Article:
Bishops Join in Mass at St. Ambrose
By Nancy Ruby
Sunday was the Most Rev. Daniel Jenky’s first visit to the Iowa Quad-Cities since being appointed bishop of the Peoria Catholic Diocese, but he clearly felt at home.
Clad in a rich green robe trimmed in gold, Jenky led the 10:30 a.m. Mass at Christ the King Chapel on the campus of St. Ambrose University in Davenport after crossing the Mississippi River, which provides the border between the Peoria and Davenport dioceses.
Jenky, who began his tenure with the Peoria Diocese — which includes the Illinois Quad-City area — in April, obviously was in his element as he addressed a full house of students, faculty, staff and visitors at the beginning of the service.
“It is a great joy for me to be here,” he said after being welcomed by Bishop William Franklin of the Davenport Diocese and enthusiastic applause from the congregation. It was Franklin who invited Jenky to visit Davenport.
“I spent most of my life, before becoming a bishop, on the campus of another Catholic university: Notre Dame,” he said, referring to the famous South Bend, Ind., school where he also served as the football team’s chaplain.
During his brief homily, Jenky drew on texts from 1 Samuel, 1 Corinthians and the Gospel of John, using humor and his trademark conversational style to deliver a message to students about listening to the word of God.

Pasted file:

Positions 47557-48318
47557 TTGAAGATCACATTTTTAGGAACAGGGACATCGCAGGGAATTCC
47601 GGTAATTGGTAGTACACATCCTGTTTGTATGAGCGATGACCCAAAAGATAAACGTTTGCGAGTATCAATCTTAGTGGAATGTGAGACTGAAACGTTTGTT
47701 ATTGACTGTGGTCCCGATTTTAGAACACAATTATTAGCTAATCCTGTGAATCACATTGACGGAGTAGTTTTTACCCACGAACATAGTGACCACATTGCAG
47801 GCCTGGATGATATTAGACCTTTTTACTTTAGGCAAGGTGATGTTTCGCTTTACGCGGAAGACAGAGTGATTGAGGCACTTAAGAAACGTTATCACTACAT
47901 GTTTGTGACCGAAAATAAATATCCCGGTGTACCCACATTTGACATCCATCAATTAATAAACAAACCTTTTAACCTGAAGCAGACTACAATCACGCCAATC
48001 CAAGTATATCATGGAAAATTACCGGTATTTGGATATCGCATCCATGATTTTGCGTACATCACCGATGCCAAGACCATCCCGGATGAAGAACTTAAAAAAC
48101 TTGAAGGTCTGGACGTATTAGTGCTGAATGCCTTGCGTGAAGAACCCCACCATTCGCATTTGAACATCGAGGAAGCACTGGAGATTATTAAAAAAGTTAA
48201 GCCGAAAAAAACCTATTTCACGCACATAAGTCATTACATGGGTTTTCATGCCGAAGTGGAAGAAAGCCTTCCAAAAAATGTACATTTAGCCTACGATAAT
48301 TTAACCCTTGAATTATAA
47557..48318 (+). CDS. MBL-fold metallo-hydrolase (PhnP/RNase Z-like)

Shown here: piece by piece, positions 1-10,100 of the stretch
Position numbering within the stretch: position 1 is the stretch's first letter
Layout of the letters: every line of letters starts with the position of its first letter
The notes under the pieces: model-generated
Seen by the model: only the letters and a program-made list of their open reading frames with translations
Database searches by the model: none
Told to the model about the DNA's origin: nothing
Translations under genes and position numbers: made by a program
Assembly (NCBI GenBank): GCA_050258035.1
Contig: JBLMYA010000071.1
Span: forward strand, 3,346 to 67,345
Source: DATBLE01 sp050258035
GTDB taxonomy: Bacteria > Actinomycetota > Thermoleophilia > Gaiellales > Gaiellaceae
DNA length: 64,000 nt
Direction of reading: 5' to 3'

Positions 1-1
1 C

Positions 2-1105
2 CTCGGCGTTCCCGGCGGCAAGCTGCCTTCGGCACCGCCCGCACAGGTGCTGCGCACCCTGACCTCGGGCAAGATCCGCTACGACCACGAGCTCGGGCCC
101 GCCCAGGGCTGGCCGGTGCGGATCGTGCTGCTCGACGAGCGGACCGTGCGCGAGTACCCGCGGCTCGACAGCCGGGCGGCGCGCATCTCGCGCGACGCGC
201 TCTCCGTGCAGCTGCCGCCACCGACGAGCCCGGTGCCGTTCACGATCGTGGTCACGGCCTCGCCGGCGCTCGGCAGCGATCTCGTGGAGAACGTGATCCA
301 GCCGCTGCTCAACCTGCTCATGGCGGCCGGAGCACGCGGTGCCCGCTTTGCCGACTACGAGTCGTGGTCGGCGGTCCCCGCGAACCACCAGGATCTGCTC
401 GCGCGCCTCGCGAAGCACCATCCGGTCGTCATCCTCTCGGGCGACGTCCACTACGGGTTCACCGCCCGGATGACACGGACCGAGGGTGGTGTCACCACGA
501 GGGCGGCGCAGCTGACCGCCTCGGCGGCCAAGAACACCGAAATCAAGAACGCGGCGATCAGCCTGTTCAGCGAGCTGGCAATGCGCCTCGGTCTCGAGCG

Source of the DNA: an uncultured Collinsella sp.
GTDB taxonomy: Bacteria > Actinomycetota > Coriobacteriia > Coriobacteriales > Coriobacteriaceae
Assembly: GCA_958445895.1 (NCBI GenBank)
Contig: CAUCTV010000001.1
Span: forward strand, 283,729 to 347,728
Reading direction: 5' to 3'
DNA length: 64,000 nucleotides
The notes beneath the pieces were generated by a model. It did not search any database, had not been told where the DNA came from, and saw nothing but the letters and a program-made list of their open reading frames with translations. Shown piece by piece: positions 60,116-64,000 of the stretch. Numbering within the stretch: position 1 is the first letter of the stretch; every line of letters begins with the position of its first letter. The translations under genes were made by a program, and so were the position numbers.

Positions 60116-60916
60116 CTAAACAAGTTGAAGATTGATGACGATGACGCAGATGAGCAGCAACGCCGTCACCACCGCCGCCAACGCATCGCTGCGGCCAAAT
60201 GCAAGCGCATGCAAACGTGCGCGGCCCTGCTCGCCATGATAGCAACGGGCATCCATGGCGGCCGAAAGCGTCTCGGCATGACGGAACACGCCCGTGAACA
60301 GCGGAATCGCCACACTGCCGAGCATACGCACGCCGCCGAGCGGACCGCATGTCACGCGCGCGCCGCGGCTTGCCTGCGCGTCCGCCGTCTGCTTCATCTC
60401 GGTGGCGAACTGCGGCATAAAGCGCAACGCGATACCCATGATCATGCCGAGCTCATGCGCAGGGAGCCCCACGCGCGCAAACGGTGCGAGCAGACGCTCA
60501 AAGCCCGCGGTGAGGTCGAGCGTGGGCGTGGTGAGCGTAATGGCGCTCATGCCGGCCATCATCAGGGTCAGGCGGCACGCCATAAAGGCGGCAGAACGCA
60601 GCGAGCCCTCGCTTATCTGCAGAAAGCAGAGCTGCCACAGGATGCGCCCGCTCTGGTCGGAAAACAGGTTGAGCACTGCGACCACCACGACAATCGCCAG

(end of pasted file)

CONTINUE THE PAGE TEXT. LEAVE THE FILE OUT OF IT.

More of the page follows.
“Jesus Christ, the son of God, believes in us more than we could ever try to believe in him,” he concluded. “So when he speaks, listen.”
As bright rays of sunshine on a clear, cold, mid-January morning helped illuminate the chapel near the end of the service, the charismatic bishop spread his arms wide and lifted his face in prayer as his deep voice rose in a chant before offering Communion.
At the end of the Mass, the crowd again saluted the two bishops with profuse applause, and Jenky thanked Franklin and the St. Ambrose community, saying, “It is always a joy for me to be on a university campus.”
Andrew Moeller, a St. Ambrose student from Sherrard, Ill., said he was glad to have his first opportunity to see the bishop from his home diocese.
“It was great to see him and see what he is like,” said Moeller, adding that he really enjoyed the tone of Jenky’s sermon. “I thought it was good,” he said. “He presented it well, and it was different than priests I have heard in the past. He seemed to really be talking to students.”
Moeller also felt that the Mass with the bishops representing both sides of the Quad-City region was a special event. “It was pretty neat to see both bishops at once,” he added. “You don’t get to see that very often.”
St. Ambrose admissions staffer Sarah Wright said she was “very impressed” with what Jenky had to say. “I thought he spoke to a variety of people — in a way that they could relate to his message. It was a pleasure having him here because we have so many students from the Peoria Diocese who come (to St. Ambrose).”
Jenky has drawn national attention for his rapid response to the cases of sexual misdeeds that have plagued the Catholic Church nationwide during the past year or so. Just nine days after being installed as bishop April 10, he announced a new protocol for the way the 26-county Peoria Diocese will handle allegations of sexual abuse against clergy and staff.
Less than two months later, he asked seven priests to step down from the ministry over accusations of sexual misconduct. They included three who either served or had served in the Quad-City region.
Jenky’s visit included an informal reception after the Mass and
a private luncheon hosted by Franklin.
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